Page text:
Words by Maggie Zhou
Art by Jessie Liu
I’m someone who is invested in horoscopes, is an avid BuzzFeed quiz doer and who won’t turn down a Myers-Briggs analysis. You might say I formulate my identity based on rushed-out listicles and strategic emphasis on sweeping labels and generalised character traits. I would agree with you on that.
So, when I first heard of ‘love languages,’ my interest was piqued. A neat categorical system that unpacks the five different outputs of love? Count me in.
Long gone are the days where chocolate and roses will sustain
a relationship. Romance doesn’t run on a simple equation. It’s not some family recipe you can dish out over and over again. Love,
as a concept, is difficult to define. Almost all individuals will conjure up a different image — from a tight hand hold, to a nuclear family, to knowing someone’s favourite coffee spot, so it makes sense that we’d all experience love in unique ways.
The idea of having love languages originated in Gary Chapman’s 1992 book, The Five Love Languages: How to Express Heartfelt Commitment to Your Mate. There, he outlines five ways to express and experience various forms of love — words of affirmation, acts of service, receiving gifts, quality time and physical touch.
Words of Affirmation
Sweet nothings mean everything to those who cherish words
of affirmation. Like someone who developed an attachment to their high school English teacher would say, words are important. Chiding aside, hearing verbal expressions of love is the ultimate form of care. It’s not just saying “I love you”, it’s any personal and genuine compliment that makes them feel seen. So, say it loudly, say it proudly, and say it with your whole chest. Because your partner is there to listen.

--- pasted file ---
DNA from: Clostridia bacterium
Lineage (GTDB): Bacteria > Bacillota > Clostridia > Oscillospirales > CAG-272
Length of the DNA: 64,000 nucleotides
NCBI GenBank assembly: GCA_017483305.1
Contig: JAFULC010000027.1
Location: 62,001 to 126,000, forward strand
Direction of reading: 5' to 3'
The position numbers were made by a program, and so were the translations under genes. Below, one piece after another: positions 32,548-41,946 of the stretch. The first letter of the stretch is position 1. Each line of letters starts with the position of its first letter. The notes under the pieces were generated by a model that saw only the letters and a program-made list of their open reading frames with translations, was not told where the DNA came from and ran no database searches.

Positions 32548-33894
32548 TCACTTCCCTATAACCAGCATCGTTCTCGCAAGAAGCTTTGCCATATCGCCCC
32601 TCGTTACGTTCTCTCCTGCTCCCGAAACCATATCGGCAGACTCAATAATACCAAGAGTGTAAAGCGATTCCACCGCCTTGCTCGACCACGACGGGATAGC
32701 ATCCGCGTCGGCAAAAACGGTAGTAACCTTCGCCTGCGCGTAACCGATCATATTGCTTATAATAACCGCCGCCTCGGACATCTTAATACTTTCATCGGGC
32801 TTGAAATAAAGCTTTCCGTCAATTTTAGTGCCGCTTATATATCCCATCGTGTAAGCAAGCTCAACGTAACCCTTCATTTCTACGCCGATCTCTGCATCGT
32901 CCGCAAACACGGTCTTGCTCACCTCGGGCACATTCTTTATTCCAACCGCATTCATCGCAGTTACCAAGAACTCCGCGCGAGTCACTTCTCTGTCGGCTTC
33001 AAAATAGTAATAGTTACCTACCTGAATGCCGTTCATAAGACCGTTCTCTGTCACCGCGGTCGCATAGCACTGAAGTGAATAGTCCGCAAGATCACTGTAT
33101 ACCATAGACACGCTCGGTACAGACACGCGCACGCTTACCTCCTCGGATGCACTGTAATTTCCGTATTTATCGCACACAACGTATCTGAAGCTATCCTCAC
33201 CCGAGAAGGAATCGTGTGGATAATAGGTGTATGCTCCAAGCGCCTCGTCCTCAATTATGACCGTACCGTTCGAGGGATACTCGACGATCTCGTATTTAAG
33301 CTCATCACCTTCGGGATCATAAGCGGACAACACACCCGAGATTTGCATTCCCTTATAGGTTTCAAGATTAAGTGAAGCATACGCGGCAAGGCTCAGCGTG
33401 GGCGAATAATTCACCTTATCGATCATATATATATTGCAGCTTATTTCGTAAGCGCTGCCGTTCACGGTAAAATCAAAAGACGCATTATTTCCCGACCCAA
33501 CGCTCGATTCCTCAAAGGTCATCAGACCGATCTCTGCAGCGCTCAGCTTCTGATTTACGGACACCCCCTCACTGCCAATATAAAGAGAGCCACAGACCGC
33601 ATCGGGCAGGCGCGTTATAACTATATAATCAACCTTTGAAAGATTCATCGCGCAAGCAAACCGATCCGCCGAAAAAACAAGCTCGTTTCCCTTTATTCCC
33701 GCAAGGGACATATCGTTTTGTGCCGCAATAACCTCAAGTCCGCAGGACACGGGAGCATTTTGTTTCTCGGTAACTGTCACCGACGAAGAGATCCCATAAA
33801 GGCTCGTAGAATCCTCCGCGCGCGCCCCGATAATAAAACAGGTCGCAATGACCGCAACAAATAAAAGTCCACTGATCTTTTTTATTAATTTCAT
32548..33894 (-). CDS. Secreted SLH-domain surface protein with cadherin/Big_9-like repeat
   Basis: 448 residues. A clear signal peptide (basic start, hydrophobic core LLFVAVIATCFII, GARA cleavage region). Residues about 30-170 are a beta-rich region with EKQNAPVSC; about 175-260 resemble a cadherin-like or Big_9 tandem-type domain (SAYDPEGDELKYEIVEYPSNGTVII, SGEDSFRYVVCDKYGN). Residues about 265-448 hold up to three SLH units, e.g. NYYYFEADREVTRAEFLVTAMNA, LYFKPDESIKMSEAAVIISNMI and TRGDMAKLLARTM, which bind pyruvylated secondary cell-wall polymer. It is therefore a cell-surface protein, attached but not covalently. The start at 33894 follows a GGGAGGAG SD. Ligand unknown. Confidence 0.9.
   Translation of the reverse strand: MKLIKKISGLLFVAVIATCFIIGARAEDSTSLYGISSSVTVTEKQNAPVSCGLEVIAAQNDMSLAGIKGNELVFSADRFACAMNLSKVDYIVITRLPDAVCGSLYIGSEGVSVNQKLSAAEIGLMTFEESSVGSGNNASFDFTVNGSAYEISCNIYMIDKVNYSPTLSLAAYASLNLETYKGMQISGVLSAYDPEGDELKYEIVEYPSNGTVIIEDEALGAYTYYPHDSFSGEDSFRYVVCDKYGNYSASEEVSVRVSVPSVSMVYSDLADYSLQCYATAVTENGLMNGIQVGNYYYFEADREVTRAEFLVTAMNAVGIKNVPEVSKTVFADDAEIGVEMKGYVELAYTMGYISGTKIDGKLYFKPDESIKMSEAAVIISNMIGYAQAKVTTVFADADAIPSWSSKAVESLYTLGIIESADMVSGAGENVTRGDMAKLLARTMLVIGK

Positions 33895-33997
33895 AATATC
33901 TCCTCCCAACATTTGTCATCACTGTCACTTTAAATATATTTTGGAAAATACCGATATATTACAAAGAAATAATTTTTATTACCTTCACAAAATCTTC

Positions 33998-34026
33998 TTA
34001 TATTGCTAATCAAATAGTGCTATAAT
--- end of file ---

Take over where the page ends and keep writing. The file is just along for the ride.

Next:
Acts of Service
Actions speak louder than words, or at least for those who value acts of service. Practicality runs in the veins of these folk — vacuuming, mail collection, volunteering to be designated driver? Enough with the dirty talk. It’s more than letting your significant other do all the hard work, it’s about them being in tune and proac- tive to your needs. Alleviate pressure, help with mundane tasks and lighten the responsibility of your partner to show you care.
Don’t confuse gift lovers with materialistic and shallow beings — but I’ll forgive you if Britney’s “Gimme More” springs to mind. It’s not about the price tag or how flashy a present is. This love language values thoughtfulness and effort above all else. Don’t make the mistake of missing an anniversary or birthday; laziness and stinginess do not fare well with this type.
Like Netflix and chill, but without the Netflix. Or a dinner date, without the distracted scrolling on your phone.
Or a D&M without tomorrow’s to-do list at the back of your mind. Quality time is about being there — really being there. Basically, I’m saying bathe me in that complete undivided attention, baby. Set aside meaningful dates and chats for these partners to truly feel loved up.
No, this love language isn’t accompanied by a smirking emoji, you cheeky thing. Unsurprisingly, intimacy manifests itself in a myriad of ways — it’s not just about getting hot and heavy (though that’s included). You can find these touchy-feely types with interlaced fingers, in embraced hugs, and giving thoughtful touches on one’s head, shoulders, knees and toes (if you’re into that). Though seemingly unconscious, these physical reassur- ances foster a feeling of security in relationships.
Are there only five love languages us 7.8 billion people all supposedly subscribe to? I think the answer to that is beside the point. All these languages have something— or everything — in common. The end goal here is to try and care for your special someone in the best way possible; It’s about putting in that extra effort to under- stand their likes and dislikes, their quirks and desires.
So go on cupid, you’ve got this.